On its face, fitness is a solo endeavor. After all, only you can join the gym, lift the weights, or find the motivation to lace up and log some miles, right?
Not quite. Dig a little deeper, and you’ll find that other people can certainly play a role in whether you achieve your fitness goals. For instance, community helps keep you in the game: Research suggests there’s a link between social engagement and exercise participation—so you may be more likely to stick to goals you set when you’re in good company, according to a 2012 review published in International Journal of Behavioral Nutrition and Physical Activity.
But training with a coach or peers doesn’t just help keep your fitness journey on track—it can actually enable you to reach your potential. Psychologists file this under “self-determination theory,” the idea that you become self-determined—i.e., able to set your sights on a goal and achieve it—when three needs are fulfilled: autonomy, or feeling like your behaviors (say, training daily for a race) will drive change (hello, finish line!); competence, or feeling confident that you can succeed; and connection, or the feeling of belonging and attachment to others.
Plus, there are some fitness goals you simply can’t achieve by yourself. Read on for five of our favorites.
- Slaying a Relay Race
The beauty of a relay race is that it might help you accomplish a greater (read: much more impressive!) goal than you could possibly conquer on your own. Take Ragnar Relays, in which two- to 12-person teams lean on each other to tackle marathon distances, 120-mile trail events, and 200-mile road races—in some cases, running through the night to get it done.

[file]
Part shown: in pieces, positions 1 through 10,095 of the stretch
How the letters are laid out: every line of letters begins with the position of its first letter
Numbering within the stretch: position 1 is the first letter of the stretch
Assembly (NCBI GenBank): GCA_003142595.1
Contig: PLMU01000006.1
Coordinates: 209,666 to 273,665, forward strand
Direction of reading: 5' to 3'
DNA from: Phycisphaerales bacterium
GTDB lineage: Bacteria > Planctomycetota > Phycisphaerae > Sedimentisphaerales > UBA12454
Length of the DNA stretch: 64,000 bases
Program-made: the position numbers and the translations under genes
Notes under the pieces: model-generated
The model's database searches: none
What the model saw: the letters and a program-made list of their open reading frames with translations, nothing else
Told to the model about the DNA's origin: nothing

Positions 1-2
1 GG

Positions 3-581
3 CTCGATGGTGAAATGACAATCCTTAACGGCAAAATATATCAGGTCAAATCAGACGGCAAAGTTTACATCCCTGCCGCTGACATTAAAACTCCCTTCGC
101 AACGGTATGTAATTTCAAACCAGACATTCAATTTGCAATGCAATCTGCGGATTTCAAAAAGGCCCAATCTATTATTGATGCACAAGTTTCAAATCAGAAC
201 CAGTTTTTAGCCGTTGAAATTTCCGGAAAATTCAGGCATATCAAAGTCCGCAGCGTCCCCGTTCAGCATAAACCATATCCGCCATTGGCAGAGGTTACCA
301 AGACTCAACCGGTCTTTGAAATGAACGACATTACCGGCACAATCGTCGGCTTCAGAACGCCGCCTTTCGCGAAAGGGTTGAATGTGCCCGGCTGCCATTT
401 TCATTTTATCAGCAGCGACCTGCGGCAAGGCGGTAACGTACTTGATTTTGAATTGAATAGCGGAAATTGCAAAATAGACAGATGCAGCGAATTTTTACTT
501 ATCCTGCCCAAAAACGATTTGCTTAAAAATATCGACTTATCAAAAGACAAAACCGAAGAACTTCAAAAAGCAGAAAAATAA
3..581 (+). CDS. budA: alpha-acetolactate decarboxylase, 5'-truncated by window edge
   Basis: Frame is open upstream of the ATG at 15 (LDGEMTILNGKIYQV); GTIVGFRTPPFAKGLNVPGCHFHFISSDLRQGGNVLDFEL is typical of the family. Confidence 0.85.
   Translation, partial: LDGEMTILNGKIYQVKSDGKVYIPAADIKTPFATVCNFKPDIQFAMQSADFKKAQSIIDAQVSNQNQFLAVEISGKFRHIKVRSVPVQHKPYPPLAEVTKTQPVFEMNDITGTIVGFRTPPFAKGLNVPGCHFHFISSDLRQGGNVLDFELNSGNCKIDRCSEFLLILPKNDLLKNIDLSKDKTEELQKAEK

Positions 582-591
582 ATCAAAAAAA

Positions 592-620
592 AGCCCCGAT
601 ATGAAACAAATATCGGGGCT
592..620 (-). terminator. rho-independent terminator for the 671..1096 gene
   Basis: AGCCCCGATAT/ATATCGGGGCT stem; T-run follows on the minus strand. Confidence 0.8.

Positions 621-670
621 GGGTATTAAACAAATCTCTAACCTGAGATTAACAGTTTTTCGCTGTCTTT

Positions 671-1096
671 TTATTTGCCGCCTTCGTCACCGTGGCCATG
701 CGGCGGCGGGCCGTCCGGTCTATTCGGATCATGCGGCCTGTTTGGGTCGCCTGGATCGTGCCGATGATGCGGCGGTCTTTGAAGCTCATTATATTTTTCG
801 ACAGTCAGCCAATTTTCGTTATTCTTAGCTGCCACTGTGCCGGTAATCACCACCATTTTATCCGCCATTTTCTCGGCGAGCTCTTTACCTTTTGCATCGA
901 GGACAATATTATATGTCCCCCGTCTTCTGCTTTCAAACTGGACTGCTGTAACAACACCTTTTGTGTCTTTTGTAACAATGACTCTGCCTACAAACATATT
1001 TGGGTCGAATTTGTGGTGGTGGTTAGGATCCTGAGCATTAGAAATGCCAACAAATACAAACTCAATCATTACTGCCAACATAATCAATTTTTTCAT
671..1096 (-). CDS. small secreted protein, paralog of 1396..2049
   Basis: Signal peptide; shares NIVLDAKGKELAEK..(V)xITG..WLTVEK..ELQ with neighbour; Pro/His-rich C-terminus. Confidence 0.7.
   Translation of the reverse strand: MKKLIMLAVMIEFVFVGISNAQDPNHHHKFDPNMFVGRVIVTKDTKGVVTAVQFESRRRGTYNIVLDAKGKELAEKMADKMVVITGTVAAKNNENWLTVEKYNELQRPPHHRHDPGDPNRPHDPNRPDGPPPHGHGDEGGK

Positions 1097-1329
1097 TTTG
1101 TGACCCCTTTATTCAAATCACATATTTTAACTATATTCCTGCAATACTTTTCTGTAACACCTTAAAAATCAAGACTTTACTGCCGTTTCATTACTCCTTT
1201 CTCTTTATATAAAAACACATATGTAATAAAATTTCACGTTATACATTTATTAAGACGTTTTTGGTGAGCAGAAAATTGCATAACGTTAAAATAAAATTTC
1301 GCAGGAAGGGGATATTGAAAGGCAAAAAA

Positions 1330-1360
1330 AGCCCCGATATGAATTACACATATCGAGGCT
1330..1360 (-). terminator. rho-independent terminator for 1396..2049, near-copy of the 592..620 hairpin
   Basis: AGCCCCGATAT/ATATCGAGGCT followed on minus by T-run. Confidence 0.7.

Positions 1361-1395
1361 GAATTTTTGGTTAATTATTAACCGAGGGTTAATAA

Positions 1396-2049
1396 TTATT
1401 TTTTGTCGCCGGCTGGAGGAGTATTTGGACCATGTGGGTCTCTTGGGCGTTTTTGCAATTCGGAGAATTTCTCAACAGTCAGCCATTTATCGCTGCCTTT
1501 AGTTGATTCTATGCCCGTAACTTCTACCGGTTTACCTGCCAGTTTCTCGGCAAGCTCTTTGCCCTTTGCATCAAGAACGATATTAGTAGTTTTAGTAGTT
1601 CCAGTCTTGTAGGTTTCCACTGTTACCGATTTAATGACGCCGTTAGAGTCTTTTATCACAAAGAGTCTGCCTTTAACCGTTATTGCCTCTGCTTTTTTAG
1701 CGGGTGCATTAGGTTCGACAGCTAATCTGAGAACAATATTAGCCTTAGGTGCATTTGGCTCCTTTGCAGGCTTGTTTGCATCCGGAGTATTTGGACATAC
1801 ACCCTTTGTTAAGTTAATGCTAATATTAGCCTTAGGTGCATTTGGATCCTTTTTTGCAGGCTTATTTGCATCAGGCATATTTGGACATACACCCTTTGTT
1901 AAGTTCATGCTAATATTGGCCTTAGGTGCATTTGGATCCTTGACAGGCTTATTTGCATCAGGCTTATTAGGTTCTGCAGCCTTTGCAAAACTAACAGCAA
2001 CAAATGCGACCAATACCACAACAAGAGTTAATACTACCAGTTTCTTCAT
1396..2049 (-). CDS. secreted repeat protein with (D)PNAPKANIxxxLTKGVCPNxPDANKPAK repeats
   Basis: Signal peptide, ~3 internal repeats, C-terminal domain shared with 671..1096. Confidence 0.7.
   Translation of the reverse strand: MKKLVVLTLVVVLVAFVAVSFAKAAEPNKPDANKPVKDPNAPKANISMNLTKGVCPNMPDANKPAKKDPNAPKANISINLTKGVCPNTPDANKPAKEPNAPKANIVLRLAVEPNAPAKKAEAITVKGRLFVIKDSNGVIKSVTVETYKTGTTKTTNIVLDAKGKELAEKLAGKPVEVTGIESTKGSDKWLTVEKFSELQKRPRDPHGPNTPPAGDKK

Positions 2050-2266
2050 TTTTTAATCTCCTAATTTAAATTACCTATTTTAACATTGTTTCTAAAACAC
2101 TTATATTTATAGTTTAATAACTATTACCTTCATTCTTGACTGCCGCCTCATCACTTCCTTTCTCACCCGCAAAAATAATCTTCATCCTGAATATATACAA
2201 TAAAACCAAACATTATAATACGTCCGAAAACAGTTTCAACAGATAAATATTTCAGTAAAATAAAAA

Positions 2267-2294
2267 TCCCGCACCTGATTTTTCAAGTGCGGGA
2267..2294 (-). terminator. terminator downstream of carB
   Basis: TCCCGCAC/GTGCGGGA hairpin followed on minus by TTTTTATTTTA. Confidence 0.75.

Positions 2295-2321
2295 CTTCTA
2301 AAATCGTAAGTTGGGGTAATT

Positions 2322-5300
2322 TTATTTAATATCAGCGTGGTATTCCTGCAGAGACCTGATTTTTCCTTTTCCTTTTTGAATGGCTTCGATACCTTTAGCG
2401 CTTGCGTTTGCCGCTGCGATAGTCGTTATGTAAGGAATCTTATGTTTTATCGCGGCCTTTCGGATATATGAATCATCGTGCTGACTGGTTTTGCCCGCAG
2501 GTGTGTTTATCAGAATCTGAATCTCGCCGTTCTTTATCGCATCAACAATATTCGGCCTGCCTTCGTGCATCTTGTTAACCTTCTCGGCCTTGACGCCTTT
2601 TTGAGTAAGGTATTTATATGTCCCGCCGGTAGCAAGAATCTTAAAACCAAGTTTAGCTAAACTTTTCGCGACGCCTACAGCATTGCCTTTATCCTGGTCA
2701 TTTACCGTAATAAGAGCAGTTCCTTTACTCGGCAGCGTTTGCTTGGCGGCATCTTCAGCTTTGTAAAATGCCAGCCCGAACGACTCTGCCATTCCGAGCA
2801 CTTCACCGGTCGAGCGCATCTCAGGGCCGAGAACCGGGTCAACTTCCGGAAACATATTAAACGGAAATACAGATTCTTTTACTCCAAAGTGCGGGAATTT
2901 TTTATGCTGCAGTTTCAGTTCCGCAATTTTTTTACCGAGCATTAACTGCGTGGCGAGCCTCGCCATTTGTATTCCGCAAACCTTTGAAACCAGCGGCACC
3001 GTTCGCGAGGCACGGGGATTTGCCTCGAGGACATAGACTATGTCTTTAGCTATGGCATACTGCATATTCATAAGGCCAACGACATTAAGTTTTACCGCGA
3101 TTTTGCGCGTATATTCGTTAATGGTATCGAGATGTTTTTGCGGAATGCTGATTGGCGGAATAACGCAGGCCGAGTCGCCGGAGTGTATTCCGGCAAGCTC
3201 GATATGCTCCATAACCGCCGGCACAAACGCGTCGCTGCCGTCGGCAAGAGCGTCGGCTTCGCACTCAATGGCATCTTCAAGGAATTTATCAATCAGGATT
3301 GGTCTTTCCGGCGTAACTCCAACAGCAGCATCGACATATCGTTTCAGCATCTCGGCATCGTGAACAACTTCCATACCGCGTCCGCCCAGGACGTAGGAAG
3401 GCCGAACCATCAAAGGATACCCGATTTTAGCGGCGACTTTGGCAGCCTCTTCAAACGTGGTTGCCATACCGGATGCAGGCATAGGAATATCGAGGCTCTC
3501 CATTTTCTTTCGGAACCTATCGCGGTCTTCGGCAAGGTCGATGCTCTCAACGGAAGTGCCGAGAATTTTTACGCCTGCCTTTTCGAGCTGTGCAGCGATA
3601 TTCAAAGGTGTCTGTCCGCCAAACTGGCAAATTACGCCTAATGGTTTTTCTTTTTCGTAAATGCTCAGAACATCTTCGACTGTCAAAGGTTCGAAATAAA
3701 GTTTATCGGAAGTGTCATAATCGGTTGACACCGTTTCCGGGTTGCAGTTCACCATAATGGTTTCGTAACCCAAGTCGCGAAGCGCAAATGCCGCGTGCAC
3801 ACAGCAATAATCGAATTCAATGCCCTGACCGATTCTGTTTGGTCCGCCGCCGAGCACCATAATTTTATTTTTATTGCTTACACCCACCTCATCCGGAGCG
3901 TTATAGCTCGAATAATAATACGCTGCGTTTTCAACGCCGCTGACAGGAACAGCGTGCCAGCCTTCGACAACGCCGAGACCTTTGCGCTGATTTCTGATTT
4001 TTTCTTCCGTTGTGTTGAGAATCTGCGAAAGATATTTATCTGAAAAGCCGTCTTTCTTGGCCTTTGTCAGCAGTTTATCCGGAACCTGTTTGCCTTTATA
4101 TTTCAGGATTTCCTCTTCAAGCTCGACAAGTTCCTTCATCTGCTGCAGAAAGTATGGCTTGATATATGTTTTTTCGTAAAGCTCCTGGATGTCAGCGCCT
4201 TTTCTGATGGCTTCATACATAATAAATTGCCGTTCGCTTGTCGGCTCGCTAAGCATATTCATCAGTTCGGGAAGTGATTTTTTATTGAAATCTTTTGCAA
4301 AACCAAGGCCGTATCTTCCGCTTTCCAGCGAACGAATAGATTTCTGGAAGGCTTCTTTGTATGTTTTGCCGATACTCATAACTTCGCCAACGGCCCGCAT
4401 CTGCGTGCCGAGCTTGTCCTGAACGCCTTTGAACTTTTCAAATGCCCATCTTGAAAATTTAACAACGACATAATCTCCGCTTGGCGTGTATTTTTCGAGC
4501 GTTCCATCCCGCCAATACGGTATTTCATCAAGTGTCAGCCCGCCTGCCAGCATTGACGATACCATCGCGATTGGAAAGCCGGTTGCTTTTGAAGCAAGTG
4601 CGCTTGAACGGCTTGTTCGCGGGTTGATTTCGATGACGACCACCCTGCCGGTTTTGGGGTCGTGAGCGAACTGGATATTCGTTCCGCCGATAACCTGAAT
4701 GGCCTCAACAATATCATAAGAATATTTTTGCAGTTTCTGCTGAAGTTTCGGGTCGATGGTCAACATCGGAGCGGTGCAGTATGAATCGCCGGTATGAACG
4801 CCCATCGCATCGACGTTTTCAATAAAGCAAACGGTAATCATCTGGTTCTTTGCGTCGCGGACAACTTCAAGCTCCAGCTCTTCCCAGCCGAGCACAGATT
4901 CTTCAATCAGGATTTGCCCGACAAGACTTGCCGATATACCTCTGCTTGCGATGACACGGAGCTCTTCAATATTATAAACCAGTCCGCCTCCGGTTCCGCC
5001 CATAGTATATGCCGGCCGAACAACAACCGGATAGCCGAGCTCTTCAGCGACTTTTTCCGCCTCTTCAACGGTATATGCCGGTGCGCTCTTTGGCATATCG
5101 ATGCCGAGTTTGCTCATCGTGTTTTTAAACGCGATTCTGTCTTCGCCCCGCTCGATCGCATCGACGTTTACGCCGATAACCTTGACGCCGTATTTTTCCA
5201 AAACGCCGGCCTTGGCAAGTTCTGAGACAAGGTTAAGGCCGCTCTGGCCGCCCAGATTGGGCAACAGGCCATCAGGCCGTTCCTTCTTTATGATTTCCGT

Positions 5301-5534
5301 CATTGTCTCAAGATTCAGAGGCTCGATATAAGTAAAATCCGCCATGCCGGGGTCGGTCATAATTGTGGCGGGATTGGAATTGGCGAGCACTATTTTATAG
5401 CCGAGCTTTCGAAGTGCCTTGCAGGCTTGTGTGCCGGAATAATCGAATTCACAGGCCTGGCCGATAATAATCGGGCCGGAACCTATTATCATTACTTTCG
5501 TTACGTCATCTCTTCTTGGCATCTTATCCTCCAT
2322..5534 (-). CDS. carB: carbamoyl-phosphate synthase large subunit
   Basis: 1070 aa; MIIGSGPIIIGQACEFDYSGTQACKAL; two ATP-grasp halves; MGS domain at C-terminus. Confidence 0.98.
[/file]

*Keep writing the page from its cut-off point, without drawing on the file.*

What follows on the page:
- Participating in Charity Runs and Walks
You probably wish you could contribute large sums of money to a cause (or causes) you hold near and dear—who doesn’t? The thing is, few people have unlimited capital to donate. Charity runs and walks, however, create an opportunity for you to achieve a fitness goal—i.e., walking or running a particular distance—while raising funds and awareness. Whether you’re taking on the NEDA Walk or a Susan G. Komen 3-Day, you’ll likely need other people to help you hit your fundraising goals or requirements.
- Crushing Certain CrossFit WODs
Men’s Journal compiled a whole slate of CrossFit WODs that are designed for you and a buddy to tackle together. For instance, in “Chipper,” you and a partner aim to do 30 pull-ups, 50 wall balls, 50 sit-ups, and 100 kettlebell swings for time—but you can split up the reps however you want. (So, if you’re a pull-up pro, you might do all 30 while your partner gets after those KB swings.)
- Striking Some Impressive Yoga Poses
Certain couples yoga poses can be quite a fitness feat—just check out the Flying Backbend and Spider Kisses Arm Balance from registered yoga teacher Megan Hochheimer in this Women’s Health article. Plus, per the same article, the practice can help you and your partner to bond.
- Taking on New Activities
While riding a bike and swimming might be solo activities for you now, remember that at one point someone had to teach you how to do them. Same goes for other skills: Sailing, for instance, can help you improve your cardiovascular fitness and get stronger, according to Sailing San Francisco—and getting out there with an instructor can help you learn that new skill safely.